Theres been plenty written on the riots that occurred during August 2011, involving looting and arson attacks in several London districts before spreading across the UK. Theyll be discussing the whys and wherefores, using phrases like moral decline and broken society for a long while yet, but one thing I found particularly interesting was the role that mobile devices and, in particular, social media and the BlackBerry Messenger (BBM) service played in facilitating the flash-mob style gatherings. These technologies allowed large groups to target particular areas and mobilise much more quickly than ever before possible, leaving the police little chance to keep up with the dynamic, ever growing mob.

After the overthrow of Hosni Mubarak in Egypt and this summer’s looting in England, there is no longer any doubt about the speed with which large crowds can be mobilised on to the streets. As flash-mobbing morphs into flash-robbing, the attention of British authorities is turning to the mobile phones and social media that empower everything from benign groups dancing in railway stations to the vandalism of entire high streets.

Juliette Garside, The Observer, Sunday 21 August 2011. View full article

England has had riots before, but to my knowledge never so extensive or with the ability to spread so quickly. Its clear that social messaging services were vital in helping the rioters rally supporters much more quickly than in previous disturbances, but while early reports suggested Twitter and Facebook played huge roles, it seems that it was actually BlackBerry Messenger (BBM) that was more useful to the perpetrators. Twitter and Facebook are usually very public social broadcast mechanisms, but BBM is much more covert, allowing users to send messages to many of their friends instantly for free and without being viewed by the general public.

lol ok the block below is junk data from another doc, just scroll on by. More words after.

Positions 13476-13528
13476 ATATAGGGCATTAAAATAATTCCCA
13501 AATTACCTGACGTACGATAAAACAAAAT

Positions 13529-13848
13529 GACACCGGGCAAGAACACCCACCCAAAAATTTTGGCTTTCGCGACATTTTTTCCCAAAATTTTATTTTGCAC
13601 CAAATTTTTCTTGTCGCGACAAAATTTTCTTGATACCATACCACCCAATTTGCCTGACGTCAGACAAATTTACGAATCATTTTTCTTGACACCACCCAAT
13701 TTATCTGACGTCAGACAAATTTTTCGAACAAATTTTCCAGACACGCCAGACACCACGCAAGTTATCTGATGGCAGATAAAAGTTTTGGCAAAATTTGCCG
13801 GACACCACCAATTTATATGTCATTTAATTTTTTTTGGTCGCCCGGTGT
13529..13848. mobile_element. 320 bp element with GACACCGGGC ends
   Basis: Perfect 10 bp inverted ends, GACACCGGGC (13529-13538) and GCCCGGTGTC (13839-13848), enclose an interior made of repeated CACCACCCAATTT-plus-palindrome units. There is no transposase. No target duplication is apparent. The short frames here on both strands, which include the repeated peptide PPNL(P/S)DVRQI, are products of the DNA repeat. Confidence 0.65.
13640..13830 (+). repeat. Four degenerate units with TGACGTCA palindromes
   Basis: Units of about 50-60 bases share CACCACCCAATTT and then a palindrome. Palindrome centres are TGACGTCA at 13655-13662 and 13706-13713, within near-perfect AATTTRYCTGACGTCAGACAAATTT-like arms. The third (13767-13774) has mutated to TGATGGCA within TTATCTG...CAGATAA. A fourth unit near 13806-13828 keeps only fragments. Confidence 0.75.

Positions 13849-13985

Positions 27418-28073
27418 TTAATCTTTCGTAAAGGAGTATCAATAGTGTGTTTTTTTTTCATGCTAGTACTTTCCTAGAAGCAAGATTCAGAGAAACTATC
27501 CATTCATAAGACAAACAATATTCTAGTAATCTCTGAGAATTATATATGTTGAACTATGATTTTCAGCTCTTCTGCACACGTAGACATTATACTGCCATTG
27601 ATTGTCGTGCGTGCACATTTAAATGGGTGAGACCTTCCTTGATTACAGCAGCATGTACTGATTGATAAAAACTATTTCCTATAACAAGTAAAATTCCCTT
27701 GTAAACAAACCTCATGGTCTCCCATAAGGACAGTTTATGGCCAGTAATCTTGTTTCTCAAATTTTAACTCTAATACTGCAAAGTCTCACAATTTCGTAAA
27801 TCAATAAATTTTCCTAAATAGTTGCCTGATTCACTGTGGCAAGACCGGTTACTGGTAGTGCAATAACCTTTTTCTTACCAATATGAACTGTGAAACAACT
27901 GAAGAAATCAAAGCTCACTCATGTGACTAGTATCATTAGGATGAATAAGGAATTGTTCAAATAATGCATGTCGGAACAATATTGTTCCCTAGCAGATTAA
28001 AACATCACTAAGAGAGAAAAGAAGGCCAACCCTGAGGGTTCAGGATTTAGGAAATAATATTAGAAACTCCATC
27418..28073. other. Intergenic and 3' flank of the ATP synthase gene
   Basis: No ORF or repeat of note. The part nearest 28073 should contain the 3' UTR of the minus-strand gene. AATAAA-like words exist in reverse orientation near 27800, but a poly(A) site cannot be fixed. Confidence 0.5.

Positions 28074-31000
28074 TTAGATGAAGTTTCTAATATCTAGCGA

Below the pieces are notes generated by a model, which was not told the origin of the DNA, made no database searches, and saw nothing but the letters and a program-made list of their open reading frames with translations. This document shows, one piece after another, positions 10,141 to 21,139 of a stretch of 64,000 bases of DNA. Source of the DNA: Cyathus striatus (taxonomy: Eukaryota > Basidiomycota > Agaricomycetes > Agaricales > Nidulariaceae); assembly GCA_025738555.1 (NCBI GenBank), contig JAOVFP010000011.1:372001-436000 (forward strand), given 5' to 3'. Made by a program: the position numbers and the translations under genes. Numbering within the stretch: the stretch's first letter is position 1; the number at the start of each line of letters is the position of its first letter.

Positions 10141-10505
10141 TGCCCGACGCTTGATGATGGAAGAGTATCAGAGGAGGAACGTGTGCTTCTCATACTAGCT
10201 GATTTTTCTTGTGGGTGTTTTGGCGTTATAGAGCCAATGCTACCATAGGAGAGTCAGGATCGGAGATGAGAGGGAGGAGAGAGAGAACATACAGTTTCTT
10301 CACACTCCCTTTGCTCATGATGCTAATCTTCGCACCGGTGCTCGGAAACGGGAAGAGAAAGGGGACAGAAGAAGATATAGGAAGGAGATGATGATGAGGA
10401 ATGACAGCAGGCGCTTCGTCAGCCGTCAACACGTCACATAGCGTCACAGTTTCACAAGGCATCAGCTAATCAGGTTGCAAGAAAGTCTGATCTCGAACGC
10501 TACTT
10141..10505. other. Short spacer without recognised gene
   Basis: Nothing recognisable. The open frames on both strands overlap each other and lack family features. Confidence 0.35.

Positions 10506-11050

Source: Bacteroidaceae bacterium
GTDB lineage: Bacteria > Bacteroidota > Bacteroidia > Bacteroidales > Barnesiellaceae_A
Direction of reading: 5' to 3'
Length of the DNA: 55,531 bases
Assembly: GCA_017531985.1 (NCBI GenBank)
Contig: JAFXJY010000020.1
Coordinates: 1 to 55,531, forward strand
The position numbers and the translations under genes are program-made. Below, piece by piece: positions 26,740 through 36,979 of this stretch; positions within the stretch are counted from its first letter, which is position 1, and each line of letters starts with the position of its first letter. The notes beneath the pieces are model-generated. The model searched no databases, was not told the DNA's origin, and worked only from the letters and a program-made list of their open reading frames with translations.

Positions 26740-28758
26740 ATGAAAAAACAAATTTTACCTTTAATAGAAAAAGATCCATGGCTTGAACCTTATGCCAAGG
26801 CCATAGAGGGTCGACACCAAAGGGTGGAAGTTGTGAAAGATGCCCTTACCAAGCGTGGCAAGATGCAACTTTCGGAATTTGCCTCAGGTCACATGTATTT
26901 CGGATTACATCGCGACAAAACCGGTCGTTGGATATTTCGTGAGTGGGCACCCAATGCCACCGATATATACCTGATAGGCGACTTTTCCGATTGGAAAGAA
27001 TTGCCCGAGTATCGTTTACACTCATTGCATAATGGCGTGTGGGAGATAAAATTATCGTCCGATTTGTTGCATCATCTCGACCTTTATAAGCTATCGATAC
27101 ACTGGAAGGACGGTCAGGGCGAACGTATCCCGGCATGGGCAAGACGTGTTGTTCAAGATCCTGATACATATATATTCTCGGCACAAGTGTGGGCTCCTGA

In her article from The Observer, re-published in The Guardian on the weekend, Juliette Garside looks into the decisions policymakers are being forced to make regarding the extent to which authorities could be allowed to interfere with communication networks in the wake of the riots, ranging from simply closing-down networks to investigating more intelligent measures such as ‘Cell Congestion Monitoring’ (installed systems networks have to detect crowds, usually in order to manage capacity).

As news breaks that the three major social networks used during the riots have been called to the UK Home Office to discuss their roles and Facebook users begin to be arrested for inciting riots via the social media service, it’s going to be interesting to see what legislative decisions are made in the coming months.

Let’s not also forget in all this, that it’s the power of these services, particularly Twitter and Facebook that was so useful in garnering support for the clean up effort in the days following the riots too, highlighting the real strength of these services for positive effect in times of need.

Regardless of the exact services used, its an interesting subject and something made possible only by the availability of new technologies. Upon hearing news of the events earlier this year I was immediately reminded of the talk given at ignite 2 in London last year; “Flash Mob Gone Wrong” by Tom Scott. While not exactly the same, its still quite scary…